Smarter together: New forms of collaboration between business and society

The more we understand the complex challenges the world now faces, the more we see the overlapping interests of economic and societal actors. New forms of cross-sector collaboration are emerging to deliver smarter, more long-term solutions.
“Initially, corporate responsibility was just about awareness. Now it has changed the way we actually do business. Business is realising that they cannot work alone. You need to work together with your stakeholders to find the best practices and standards. This is becoming part of daily business.”
MÓNICA DE GREIFF PRESIDENT, BOGOTA CHAMBER OF COMMERCE

At the turn of the millennium, few companies engaged actively with their stakeholders. Different sectors were kept apart by a deep sense of mistrust and in some cases outright antagonism, as well as the view that governments alone were responsible for managing societal issues.

Since then, a deeper sense of the complexity of global challenges has emerged. So too has the understanding that by pooling the resources, competence and insights from different stakeholders together, new approaches and opportunities can be brought to light and efforts to transform existing structures and practices scaled.


PARTNERSHIPS ARE PROLIFERATING

Today, collaboration is thriving across sectors and geographies, from policy dialogues, stakeholder consultations and collective actions to concrete, on-theground local partnerships. Efforts include developing joint standards, levelling the playing field and developing new models and solutions. A recent survey shows that the number of sustainability related collaborations has increased dramatically since 2000.


MORE STRATEGIC AND TRANSFORMATIVE

In 2000, ‘collaboration’ was often interpreted as charity for a good cause or an ad hoc partnership driven by the main office. Today, collaboration is becoming more targeted, long-term and focused on transformative and scalable models. However, research shows that realising synergies and multiplier effects are often difficult in practice, and more effective models are needed to leverage the unique competence and expertise of different partners.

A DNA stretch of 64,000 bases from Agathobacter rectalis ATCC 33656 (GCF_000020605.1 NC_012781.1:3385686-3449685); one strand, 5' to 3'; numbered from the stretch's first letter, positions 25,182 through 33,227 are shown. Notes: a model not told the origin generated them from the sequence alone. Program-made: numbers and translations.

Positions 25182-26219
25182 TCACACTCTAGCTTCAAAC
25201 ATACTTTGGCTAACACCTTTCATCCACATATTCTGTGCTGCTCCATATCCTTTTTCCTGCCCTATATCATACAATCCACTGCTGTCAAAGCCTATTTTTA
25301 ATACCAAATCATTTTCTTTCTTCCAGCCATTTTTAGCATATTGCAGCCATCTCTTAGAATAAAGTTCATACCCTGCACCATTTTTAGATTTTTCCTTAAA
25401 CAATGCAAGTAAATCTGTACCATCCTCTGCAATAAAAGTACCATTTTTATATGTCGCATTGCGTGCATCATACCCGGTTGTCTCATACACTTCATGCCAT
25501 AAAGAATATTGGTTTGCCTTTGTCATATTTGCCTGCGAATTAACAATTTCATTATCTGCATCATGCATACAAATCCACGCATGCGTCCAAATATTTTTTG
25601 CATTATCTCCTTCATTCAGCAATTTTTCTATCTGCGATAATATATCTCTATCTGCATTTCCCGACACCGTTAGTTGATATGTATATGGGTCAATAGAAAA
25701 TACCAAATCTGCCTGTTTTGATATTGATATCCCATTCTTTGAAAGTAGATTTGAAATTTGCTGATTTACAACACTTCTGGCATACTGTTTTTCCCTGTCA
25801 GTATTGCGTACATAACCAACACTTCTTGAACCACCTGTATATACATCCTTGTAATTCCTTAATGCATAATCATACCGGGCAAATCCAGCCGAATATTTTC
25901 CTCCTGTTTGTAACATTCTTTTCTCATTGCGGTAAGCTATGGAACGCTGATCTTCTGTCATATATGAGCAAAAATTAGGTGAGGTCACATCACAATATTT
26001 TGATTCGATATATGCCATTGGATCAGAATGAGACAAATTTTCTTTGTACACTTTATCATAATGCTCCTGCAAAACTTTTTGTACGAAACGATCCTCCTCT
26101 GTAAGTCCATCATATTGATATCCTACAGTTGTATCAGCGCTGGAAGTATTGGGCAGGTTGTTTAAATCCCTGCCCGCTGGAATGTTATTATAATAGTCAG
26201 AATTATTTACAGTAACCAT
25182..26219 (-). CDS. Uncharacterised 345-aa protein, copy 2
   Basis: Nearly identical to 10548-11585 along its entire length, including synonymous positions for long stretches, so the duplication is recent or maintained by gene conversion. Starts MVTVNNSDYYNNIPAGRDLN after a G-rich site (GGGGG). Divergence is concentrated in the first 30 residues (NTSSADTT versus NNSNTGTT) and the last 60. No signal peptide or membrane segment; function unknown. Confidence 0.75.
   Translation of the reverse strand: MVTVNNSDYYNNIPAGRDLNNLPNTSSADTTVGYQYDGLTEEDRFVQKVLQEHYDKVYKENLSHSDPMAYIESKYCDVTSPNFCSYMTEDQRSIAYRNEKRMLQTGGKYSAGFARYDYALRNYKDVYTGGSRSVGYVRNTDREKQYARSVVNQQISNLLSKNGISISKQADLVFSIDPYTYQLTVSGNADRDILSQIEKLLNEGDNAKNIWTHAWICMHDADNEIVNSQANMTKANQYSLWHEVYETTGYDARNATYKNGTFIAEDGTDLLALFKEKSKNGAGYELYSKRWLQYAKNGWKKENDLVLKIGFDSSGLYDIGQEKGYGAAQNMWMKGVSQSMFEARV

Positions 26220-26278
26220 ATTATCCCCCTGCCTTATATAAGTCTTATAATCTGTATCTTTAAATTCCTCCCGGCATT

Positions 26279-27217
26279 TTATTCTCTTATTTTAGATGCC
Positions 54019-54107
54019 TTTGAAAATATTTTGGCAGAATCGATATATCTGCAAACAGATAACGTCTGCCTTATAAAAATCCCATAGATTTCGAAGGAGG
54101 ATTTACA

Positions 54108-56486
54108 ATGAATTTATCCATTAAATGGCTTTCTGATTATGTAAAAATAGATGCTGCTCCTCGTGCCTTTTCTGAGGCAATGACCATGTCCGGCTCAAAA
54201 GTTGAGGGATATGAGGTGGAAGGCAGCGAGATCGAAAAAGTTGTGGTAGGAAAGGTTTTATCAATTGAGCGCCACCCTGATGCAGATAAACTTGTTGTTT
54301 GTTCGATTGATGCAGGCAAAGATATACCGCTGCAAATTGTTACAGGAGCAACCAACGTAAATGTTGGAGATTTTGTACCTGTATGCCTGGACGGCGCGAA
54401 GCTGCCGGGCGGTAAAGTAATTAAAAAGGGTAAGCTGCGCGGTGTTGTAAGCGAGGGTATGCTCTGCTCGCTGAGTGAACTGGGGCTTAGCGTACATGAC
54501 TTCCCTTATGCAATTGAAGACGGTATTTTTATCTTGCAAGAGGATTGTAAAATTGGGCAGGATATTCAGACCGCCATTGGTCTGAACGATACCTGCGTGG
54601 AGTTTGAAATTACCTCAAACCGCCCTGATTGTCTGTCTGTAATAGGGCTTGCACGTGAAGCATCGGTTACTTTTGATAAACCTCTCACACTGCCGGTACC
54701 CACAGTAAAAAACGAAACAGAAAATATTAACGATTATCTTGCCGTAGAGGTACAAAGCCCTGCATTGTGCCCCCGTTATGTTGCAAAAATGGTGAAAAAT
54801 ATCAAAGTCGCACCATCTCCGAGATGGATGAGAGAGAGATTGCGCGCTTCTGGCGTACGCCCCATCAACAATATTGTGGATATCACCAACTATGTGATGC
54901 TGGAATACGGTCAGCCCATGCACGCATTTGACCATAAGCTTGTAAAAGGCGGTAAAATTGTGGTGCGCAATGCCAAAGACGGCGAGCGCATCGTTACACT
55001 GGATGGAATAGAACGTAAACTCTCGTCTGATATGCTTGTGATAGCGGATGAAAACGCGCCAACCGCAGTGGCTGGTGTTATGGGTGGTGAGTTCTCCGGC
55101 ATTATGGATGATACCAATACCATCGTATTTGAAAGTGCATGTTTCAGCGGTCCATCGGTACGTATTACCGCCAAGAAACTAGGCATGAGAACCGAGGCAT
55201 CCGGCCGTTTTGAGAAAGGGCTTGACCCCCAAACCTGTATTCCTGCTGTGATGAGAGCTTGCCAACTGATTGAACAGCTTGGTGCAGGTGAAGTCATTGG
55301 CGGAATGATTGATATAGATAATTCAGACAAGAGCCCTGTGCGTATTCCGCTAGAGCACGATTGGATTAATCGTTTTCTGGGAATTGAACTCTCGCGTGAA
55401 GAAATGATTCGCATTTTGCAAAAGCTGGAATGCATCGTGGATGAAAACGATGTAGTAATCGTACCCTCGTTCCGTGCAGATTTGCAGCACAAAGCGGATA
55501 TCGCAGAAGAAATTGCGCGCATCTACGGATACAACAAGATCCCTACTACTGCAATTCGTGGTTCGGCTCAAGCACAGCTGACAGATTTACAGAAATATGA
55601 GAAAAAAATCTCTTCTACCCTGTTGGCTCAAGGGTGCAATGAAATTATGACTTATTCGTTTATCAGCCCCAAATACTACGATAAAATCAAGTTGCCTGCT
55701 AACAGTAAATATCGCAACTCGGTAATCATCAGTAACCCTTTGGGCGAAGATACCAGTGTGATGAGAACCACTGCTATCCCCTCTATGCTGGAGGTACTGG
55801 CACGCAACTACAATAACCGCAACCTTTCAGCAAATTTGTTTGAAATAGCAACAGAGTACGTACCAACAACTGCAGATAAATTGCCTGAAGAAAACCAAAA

CONSULTATION IS MORE FORMALISED

Stakeholder engagement is also becoming more formalised, and there is a growing tendency for consultations to be more integrated in regular business processes.

It is interesting to note that there has been only a marginal increase in stakeholder engagement levels among Global Compact participants over the years (this does not seem to reflect trends in the broader business community). Interestingly, there is a considerable difference between labour issues, where more than 60 per cent of respondents conduct regular engagement and activities, than in the other principle areas (in particular anti-corruption). This could be due to more frequent dialogue between companies and labour unions.


MORE SECTOR AND ISSUE-SPECIFIC

There has been a clear positive trend of higher participation in industry or issue-specific initiatives over the last few years. But again, there is a considerable difference between the principle areas, with companies engaging to a much lesser degree in collective and joint action on anti-corruption (see Figure 31). Less participation in anti-corruption and human rights initiatives may reflect the sensitivity of these issues. This also varies significantly across regions. Around 40% of respondents in Africa take part in industry or issue-specific initiatives on anti-corruption.

THE ROLE OF THE UN GLOBAL COMPACT:

A PLATFORM FOR COLLABORATION

As companies increasingly collaborate on sustainability issues, what has been the Global Compact’s role in catalysing change?

The Global Compact was formed as a multi-stakeholder initiative and was one of the first global platforms where business could engage in dialogue with its stakeholders.